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The Greek Life office sits in the bottom floor of UGA's Tate Student Center in Athens, Georgia, on Monday, Aug. 24, 2020. (Photo/Taylor Gerlach; @taylormckenzie_photo)

Evan Venable worked his way up through the Interfraternity Council ranks. Guided by an older member of Alpha Gamma Rho when he was a freshman, Venable started as a clerk for IFC and went on to become a committee member during his time at the University of Georgia. Now, Venable will serve as IFC’s 106th president.

“I knew that I wanted to devote a year of my life and the rest of my college career to bettering a fraternity system that’s given me so much,” Venable said.

On Oct. 3, the new IFC executive board and council members took office. The university’s four Greek life councils are all in the process of selecting new leaders who will represent the organizations for the 2020-21 school year.

Panhellenic Council announced its 2021 executive board in an Oct. 28 Instagram post. Mary Evelyn Brock, a junior advertising major, applied for the Panhellenic Council executive board this fall after being involved with Greek life throughout her time in college. Brock said she understands the challenges facing the council and Greek life as a whole, and she’s eager to work with other leaders in Greek life to address these challenges. 

The transition of power in IFC and Panhellenic comes after a year of changes in UGA’s Greek life office. Executive board members were forced to find ways to adjust to the COVID-19 pandemic, and some fraternities and sororities worked to develop new diversity initiatives amid testimonials that criticized the organizations for racism in the recruitment processes. 

Extending COVID-19 fines and continuing conversations about diversity

Brennan Cox, IFC’s outgoing president, said there are three major milestones that defined his term: revising the council’s constitution, navigating the COVID-19 pandemic and conversations of diversity at UGA and in the U.S. 

“Had we not done that constitution revision, I don’t believe the council makes it through COVID-19,” Cox said. 

IFC passed several bills related to COVID-19, including one on Aug. 12 fining organizations $1,500 for violating social distancing guidelines during fall events, with $500 increases for subsequent violations.

Venable said that the current council unanimously extended the COVID-19 bills the 105th council passed in its first official meeting. 

Venable is also looking forward to continued diversity, equity and inclusion initiatives; one of the first things the council did was host a diversity training for the executive board and 26 chapter presidents, Venable said. The council plans on continuing diversity seminars throughout the academic year, eventually hosting training for every general member of an IFC fraternity.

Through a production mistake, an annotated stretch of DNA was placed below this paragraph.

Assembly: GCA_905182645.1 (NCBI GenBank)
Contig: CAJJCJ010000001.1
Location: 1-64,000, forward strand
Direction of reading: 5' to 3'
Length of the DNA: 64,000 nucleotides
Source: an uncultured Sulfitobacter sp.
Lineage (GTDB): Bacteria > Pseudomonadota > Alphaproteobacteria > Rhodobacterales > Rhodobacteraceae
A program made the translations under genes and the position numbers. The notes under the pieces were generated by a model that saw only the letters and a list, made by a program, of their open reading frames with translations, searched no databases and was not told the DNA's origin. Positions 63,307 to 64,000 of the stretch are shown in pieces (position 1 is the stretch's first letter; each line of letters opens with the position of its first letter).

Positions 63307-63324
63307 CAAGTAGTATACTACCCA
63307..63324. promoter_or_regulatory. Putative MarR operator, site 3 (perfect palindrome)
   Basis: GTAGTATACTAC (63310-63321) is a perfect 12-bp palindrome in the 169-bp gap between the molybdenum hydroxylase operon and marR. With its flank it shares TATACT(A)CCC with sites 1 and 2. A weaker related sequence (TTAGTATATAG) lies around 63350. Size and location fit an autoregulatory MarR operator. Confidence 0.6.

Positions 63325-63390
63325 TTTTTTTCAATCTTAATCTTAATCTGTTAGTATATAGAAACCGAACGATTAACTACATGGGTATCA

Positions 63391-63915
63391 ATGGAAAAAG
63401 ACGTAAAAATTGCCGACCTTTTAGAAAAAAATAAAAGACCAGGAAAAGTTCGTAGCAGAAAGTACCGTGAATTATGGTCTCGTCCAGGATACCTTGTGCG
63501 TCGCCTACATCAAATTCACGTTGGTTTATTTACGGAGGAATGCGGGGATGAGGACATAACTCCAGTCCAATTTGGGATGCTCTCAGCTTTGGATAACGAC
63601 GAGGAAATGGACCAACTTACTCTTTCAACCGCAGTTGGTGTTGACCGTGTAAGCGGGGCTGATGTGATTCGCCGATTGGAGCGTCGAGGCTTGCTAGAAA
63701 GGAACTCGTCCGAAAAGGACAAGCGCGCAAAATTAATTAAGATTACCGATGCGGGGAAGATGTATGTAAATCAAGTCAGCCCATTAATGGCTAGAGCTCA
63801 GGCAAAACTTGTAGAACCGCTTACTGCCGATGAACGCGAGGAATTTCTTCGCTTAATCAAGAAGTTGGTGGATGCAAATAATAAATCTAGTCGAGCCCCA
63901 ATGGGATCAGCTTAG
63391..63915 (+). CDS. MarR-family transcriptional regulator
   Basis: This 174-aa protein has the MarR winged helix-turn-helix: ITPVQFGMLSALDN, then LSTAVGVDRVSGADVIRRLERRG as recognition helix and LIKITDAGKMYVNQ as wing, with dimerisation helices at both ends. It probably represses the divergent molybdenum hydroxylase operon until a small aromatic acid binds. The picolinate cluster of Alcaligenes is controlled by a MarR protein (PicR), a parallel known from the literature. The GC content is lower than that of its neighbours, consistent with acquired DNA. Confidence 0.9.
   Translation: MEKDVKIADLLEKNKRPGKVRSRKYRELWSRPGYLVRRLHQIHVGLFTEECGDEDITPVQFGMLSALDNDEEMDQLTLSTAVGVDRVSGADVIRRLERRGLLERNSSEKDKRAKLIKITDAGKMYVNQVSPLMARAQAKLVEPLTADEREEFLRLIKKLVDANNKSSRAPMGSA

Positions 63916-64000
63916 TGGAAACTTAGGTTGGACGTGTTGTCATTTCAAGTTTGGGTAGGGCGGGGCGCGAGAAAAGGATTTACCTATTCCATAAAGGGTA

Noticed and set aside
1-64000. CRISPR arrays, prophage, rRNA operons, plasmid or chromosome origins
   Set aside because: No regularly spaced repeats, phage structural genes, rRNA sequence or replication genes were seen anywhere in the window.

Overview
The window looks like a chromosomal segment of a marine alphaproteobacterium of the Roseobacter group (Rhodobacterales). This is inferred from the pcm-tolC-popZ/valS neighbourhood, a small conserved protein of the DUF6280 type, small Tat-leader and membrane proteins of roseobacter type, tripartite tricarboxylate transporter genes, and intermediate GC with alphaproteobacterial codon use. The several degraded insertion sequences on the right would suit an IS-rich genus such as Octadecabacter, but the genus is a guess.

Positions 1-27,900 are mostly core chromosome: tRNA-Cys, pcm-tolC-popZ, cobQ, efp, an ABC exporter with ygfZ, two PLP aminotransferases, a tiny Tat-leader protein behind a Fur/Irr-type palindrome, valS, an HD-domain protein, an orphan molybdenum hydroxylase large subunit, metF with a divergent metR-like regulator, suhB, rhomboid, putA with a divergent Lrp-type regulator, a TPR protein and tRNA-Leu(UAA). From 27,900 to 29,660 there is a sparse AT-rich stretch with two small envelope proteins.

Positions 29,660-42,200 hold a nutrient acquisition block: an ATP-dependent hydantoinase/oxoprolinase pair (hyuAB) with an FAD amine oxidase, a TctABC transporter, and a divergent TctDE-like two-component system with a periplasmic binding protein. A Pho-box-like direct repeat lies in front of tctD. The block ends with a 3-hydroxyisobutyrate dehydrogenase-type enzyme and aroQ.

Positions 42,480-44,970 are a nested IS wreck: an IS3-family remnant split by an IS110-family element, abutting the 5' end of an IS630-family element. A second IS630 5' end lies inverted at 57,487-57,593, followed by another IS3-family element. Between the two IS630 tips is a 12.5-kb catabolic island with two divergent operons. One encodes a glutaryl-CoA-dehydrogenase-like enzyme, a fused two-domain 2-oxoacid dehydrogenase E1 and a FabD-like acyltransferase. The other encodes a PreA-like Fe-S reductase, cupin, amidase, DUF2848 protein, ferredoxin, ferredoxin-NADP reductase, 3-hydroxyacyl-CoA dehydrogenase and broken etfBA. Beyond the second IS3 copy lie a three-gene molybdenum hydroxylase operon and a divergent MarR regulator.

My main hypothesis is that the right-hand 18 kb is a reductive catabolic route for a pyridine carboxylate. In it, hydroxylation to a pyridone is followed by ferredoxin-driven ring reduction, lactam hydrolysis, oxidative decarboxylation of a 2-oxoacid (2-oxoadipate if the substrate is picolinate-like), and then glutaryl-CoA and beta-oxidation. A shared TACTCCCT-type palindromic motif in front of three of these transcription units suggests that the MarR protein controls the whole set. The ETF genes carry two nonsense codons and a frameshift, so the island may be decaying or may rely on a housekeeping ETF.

Cox, who graduates in May, said he hopes to be able to look back on the work of the new council and see that members did “the right thing rather than the easy one.”

“And really not resting on the laurels of the position or the title, but really enjoying and engaging in the challenge of the work and the responsibility of the fraternity system.”

Panhellenic Council’s 2021 goals

The main goals for the 2021 Panhellenic Council executive board are promoting participation, diversity and mental health awareness within Greek life, Brock said. 

Grace Daigre, the 2021 vice president of recruitment, said in an email that one way the board hopes to increase diversity in the Panhellenic community is through decreasing the financial barriers present in Greek life. The board plans to implement new scholarships to help members pay sorority dues as well as participate in recruitment, Brock and Daigre said. 

Although 2020 “has been an undeniably challenging year,” Daigre wanted to apply for the executive board to serve her Greek life community.

“I knew I wanted to be a more active member of our community to ensure Greek life was doing their part to consistently consider the inclusion, safety and well-being of all of its members,” Daigre said. 

The council plans to prevent the spread of COVID-19 and combat racism within its chapters, issues that defined the fall semester. The council faced criticism early this semester after some chapters hosted bid day events without masks and social distancing. The council will continue to host meetings virtually and encourage its members to adhere to the prevention guidelines set in place by the Centers for Disease Control and Prevention, UGA and the local government, Brock said. The council also plans to provide diversity, equity and inclusion training and programming to create dialogue and change regarding racism, Daigre said. 

“We will work to better understand and educate all stakeholders in our community by having hard conversations and discussing how to best move forward. This issue will not be solved in one day or by one person, but it is the changes over time that will make a lasting impact,” Brock said.

This article is part of a two-part story on the new Greek life councils’ executive boards. An article on Multicultural Greek Council and National Pan-Hellenic Council’s new executive boards will be published after Thanksgiving break.